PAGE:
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The first application of CP dates back to
dates back to 1824, long before its theoretical
foundation was established.
The science of cathodic protection (CP) was
born in 1824, when Sir Humphrey Davy made
a presentation to the Royal Society of London:
"The rapid decay of the copper sheeting on
His Majesty's ships of war, and the uncertainty
of the time of its duration, have long attracted
the attention of those persons most concerned
in the naval interest of the count. ...
Davy succeeded in protecting copper against
corrosion from seawater by the use of iron
From that beginning, CP has grown to have
many uses in marine and underground
structures, water storage tanks, gas
pipelines, oil platform supports, and many
other facilities exposed to a corrosive
The basic principle of CP is simple. A
metal dissolution is reduced through the
application of a cathodic current. Cathodic
protection is often applied to coated
structures, with the coating providing the
primary form of corrosion protection. The
CP current requirements tend to be
excessive for uncoated systems.
Cathodic protection has probably become
the most widely used method for preventing
the corrosion deterioration of metallic
structures in contact with any forms of
electrolytically conducting environments, i.e.
environments containing enough ions to
conduct electricity such as soils, seawater
and basically all natural waters. Cathodic
protection basically reduces the corrosion
rate of a metallic structure by reducing its
corrosion potential, bringing the metal closer
to an immune state.
The two main methods of achieving this goal
(bringing the metal closer to an immune state)
are by either:

Using sacrificial anodes with a corrosion

potential lower than the metal to be

Using an impressed current provided by

an external current source

In the simplest form, corrosion can be defined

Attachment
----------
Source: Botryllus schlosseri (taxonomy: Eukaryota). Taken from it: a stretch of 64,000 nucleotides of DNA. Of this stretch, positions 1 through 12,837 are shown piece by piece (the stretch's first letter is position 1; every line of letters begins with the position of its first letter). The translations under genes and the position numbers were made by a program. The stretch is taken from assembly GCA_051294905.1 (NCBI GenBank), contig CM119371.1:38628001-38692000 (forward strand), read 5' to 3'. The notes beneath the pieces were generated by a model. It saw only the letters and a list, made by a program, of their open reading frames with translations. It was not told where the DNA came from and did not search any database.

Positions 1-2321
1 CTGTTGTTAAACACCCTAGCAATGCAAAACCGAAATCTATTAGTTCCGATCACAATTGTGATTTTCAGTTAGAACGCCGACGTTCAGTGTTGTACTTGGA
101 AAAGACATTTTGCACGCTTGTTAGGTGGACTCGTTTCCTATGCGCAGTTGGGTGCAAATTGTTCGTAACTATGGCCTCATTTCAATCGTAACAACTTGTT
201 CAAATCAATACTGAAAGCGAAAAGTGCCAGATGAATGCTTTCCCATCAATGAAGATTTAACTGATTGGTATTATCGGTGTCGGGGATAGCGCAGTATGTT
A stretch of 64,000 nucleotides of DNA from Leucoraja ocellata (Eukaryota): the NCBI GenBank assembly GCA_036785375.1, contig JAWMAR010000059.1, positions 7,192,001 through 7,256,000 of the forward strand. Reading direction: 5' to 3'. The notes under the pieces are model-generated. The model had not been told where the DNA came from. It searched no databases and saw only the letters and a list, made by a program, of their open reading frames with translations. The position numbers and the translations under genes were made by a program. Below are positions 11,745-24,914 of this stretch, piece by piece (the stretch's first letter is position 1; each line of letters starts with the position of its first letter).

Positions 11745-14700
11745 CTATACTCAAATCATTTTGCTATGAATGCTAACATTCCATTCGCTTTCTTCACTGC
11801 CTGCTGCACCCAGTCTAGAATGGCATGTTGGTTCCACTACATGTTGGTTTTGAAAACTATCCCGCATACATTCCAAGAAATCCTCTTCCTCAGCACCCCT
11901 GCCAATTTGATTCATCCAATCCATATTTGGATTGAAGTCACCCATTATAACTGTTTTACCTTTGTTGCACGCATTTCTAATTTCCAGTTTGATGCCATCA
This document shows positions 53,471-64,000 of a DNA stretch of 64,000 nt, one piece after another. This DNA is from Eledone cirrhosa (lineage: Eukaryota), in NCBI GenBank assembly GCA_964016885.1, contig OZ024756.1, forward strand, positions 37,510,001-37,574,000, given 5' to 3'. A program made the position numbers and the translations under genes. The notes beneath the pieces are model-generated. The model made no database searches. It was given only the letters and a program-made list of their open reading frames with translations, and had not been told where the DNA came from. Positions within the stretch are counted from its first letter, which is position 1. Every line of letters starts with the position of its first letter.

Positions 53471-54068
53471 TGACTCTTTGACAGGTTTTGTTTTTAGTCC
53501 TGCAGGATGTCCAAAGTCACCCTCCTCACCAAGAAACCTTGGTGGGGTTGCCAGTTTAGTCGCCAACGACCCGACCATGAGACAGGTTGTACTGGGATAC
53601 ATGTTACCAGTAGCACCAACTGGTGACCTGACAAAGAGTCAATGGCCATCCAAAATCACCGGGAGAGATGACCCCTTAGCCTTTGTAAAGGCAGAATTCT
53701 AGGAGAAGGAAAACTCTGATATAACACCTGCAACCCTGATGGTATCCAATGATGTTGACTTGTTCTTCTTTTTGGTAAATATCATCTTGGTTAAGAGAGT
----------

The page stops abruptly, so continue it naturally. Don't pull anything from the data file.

as a natural electrochemical process leading
to loss/deterioration / oxidation of metals.

The fundamentals of corrosion can best

and most easily be explained by a
corrosion cell.
There are following four important
conditions which must be met for
corrosion to take place.
1 There must be a cathode and anode.
2 The cathode and anode must be
electrically connected through a metallic
3 The cathode and anode must be
immersed in an electrically conductive
4 There must be an electrical potential
between the anodes and cathode

As soon as the above four conditions are

met, there is a flow of electrons from anode
to cathode leading to oxidation of anode.
The oxidation reaction thus takes place at
anode and the reduction reaction takes
place at the cathode. The anode thus gets
oxidized and the phenomena is known as
There are innumerable corrosion cells
formed on the surface of a pipeline buried
in the soil or sea water.
The pipe, which is buried, is electrically
conductive and therefore serves the
purpose of metallic path (CONDITION-2)
The water or soil moisture surrounding
the pipeline fulfils the requirement of
electrolyte (CONDITION-3)
The difference in electrical potential
exists on various part of the surface of
the pipeline and therefore some areas
work as anode and others as cathode.
Thus, the phenomena of corrosion
proceeds on the pipe line.

Few examples,which create anodic

and cathodic areas over the pipeline.
Metallurgical dissimilarity over the
pipe surface.
Differential aeration over paved
area, concrete encasement of
Dissimilar soils
We can alter or change the environment
such that all the four conditions are not
allowed to occur simultaneously, the
corrosion shall not take place.
It is the anodic areas that suffer the metal
loss and hence the corrosion.
If we can create a situation whereby all
anodic areas can be converted into
cathodic areas the corrosion shall not take
If we can reverse or counter the flow of
corrosion current, the corrosion shall stop.
This is the fundamental concept of
cathodic protection.
In cathodic protection design, the
corrosion is not eliminated but it is
shifted from the main structure (i.e. Pipe
line) to another known location
intentionally installed for this
purpose.This is technically known as
the ground bed.
Sacrificial Anodes
The earliest experiments on cathodic protection were
performed with zinc anodes that were electrically
connected to copper plates immersed in seawater. As can
be seen on the galvanic series, such an arrangement
would produce a cathode (copper) and an anode (zinc). In
the large galvanic cell so formed, the zinc cylinder
corroded away in a manner to protect the copper substrate.
This method of cathodic protection can be used with other
combination of metals providing the necessary current to
the metal to be protected, as Sir Humphry Davy and
Michael Faraday illustrated almost two centuries ago.
Sacrificial Anodes
The result is that the cathode will be
negatively polarized and hence be protected